With Halloween and darker days right around the corner, we’re currently enjoying all things dark, moody, mysterious, and atmospheric. Halloween decor is one thing, but we like when moodiness is more subtly incorporated into a space to create a long-term atmosphere of intrigue and drama.
We’ve rounded up five of our favorite dark and moody spaces (and pieces!) to help embrace the season….
The PARADISO project study features intriguing curiosities
DARK & MOODY SPACES FROM OUR PROJECTS
1. FAIRFAX black powder room – This is definitely one of our moodiest powder rooms, as it features Petrouchka Charcoal flocked wallcovering from Kravet that envelops the room in a soft darkness. Paired with gold accents and candlestick-like wall sconces, it’s modern with just the right hint of Gothic. Wallcovering is an easy way to add drama to any space, especially powder baths, which are really the jewelry box of the home and a space that can be more bold.
2. GLENCOE Entry Vestibule – Rich and vibrant Cowtan & Tout floral wallcovering, a dark painted ceiling, and a Navy Lacquer Pagoda Mirror from Mirror Image Home gives this entry a welcoming yet mysterious atmosphere that makes you want to immediately explore and discover the rest of the home. With wallcovering, there are so many options with varied texture, pattern, and coloring that can appeal to any style.
3. HILLS DRIVE Speakeasy Bar – We transformed the HILLS DRIVE basement into a home theater and Art-Deco Speakeasy inspired bar. The clients requested a “library of booze,” so we worked with Renaissance Leather and Ackerman & Son’s Furniture Workshop to create unique ‘stacked luggage’ built-ins. It has that perfect rich, dark Speakeasy feel.
4. HILLS DRIVE Library – The use of brick and wood tones mixed with leather upholstery gives this space a great moody, old library vibe. It’s just the kind of space where you want to pull an old tome from the shelf and spend the day pouring over its contents on the Bernhardt sofa.
HILLS DRIVE Basement Speakeasy Bar Built-Ins (3) and Library (4)
5. PARADISO – This whole Italian farmhouse-inspired home has an air of mystery and a nice atmospheric quality to it. It has a hidden room in the wine cellar, a player piano tucked under a spiral staircase, an old-world study with rich leather pieces, and plenty of intriguing details and accessories, like glass orbs, magnifying glasses, skeleton keys, clocks, and hourglasses. It’s truly one of the best homes to get lost in to discover every nook and cranny.
DARK & MOODY PIECES
We’re also constantly falling in love with furniture and accessories that have mysterious, intriguing qualities – they’re the types of objects that spark curiosity and make you want to lean in and examine them more closely. Here are five of our recent favorites.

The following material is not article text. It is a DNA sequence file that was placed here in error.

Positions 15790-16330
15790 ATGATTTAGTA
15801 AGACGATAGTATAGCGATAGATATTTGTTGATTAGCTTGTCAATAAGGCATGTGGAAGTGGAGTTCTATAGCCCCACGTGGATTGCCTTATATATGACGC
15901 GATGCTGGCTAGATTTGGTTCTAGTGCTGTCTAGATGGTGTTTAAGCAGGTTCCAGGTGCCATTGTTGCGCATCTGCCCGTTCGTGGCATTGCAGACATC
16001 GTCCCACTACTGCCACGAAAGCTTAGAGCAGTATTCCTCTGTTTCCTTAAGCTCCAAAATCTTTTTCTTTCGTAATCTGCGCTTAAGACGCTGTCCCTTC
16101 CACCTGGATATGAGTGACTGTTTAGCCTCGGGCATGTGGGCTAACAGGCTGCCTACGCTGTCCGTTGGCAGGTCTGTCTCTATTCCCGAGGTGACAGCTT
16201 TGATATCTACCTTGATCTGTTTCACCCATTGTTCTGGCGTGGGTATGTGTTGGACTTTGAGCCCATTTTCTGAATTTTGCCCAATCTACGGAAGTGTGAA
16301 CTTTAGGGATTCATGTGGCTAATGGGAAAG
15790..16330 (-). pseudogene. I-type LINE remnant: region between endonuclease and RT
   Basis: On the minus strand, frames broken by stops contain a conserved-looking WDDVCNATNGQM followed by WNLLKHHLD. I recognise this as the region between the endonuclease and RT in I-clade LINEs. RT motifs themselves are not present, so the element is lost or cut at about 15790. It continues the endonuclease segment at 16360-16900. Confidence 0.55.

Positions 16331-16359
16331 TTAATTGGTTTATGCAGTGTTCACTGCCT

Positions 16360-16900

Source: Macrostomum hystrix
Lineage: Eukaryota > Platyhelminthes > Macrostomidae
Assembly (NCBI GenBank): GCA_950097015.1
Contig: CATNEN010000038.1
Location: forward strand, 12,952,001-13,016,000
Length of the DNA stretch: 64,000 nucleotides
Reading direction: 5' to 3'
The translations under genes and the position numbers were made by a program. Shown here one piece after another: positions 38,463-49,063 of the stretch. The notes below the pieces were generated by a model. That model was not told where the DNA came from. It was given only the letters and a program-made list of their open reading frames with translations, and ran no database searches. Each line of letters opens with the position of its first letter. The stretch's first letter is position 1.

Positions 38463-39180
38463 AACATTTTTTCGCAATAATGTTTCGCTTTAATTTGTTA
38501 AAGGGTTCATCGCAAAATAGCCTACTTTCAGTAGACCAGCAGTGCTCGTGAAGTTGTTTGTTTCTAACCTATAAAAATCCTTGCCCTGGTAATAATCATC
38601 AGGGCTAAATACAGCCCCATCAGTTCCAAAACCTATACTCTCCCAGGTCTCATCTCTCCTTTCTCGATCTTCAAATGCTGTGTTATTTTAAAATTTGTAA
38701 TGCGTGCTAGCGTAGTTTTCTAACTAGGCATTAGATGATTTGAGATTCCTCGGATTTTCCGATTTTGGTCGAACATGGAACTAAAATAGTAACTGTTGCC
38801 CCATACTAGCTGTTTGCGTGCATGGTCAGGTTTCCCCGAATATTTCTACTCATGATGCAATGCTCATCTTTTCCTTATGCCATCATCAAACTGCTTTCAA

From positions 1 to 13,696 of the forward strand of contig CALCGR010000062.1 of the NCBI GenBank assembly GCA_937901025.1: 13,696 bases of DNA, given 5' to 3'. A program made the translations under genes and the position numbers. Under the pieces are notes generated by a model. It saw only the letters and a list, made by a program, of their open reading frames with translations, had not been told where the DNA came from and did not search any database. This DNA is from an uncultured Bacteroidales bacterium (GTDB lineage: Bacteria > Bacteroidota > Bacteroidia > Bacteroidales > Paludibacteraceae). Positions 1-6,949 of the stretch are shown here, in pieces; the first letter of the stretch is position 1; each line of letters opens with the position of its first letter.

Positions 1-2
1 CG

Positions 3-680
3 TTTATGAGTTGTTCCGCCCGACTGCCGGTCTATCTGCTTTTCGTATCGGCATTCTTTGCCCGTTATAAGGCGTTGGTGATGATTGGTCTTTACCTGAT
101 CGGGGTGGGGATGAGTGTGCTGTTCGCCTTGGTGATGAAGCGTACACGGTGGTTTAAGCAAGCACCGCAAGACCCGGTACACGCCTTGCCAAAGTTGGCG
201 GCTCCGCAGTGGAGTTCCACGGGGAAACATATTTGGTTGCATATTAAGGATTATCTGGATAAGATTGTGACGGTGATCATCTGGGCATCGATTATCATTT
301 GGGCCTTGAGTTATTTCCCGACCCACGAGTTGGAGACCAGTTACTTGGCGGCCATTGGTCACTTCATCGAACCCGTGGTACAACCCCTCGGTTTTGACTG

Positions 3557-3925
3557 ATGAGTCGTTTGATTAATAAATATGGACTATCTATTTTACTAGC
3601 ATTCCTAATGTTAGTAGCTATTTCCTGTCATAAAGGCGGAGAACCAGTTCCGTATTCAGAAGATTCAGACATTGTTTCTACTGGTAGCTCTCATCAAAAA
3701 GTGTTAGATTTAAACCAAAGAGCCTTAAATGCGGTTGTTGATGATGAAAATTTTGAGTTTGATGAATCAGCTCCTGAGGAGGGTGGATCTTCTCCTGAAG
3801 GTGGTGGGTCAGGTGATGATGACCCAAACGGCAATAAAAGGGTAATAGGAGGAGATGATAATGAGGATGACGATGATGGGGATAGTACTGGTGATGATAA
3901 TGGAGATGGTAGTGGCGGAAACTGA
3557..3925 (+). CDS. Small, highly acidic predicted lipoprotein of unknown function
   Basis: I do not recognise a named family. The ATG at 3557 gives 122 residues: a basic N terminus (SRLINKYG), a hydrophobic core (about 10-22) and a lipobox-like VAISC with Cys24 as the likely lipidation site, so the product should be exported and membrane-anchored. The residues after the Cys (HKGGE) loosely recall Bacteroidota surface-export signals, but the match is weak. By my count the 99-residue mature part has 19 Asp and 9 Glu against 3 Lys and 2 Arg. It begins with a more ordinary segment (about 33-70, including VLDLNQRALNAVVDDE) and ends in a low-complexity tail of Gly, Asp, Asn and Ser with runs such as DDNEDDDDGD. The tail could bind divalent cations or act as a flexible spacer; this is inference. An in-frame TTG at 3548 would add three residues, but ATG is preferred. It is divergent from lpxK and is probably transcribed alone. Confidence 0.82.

1. A piece that we’ve always loved for its moody and mysterious qualities is the charred pine Hono Stool by Uhuru. It’s authentic and bold, and they use Shou Sugi Ban, an ancient Japanese burning technique, to hand char the wood and preserve it.
2. The slate and brass Bardot Chair by Gabriel Scott has a distinctly moody vibe. It combines black steel, brass hardware, and back cushions made from French pebbled leather. It has all the makings of a chair you want to run your hand over in awe.
Hono Stool by Uhuru (1) and Bardot Chair by Gabriel Scott (2)
3. Our QUARTZ CREEK project features a fantastically morbid metal skull and crossbones tic-tac-toe set from Go Home Ltd. in the kids’ lounge, and it’s just such a fun, interactive, conversation-starting accessory (especially this time of year).
4. Also prominent in the front hallway of our QUARTZ CREEK project is a beautifully mesmerizing wood art sculpture by Vesper Sculpture & Design. This piece really sucks you in and has you staring in awe the moment you set eyes on it. Wood grain art like this has a marvelous hypnotic quality.
QUARTZ CREEK’s Skull and Crossbones Tic-Tac-Toe from Go Home Ltd. (3) and wood sculpture from Vesper Sculpture & Design (4)
5. In the master bedroom of our PARADISO project, we tucked a small fall front writing desk by Theodore Alexander. Fall front desks naturally have an air of mystery because the desk can be hidden, but then you add a skeleton key and it really adds a whole other level of intrigue.
PARADISO project’s Theodore Alexander Fall Front Writing Desk Key (5)
Miranda Cullen, Duet Design Group Co-Founder & Principal
Kate Rainwater, Duet Design Group Project Manager
Lisa Oleynik, Designer, Inside Stories by Duet Design Group
Rachel Vanek, Designer, Inside Stories by Duet Design Group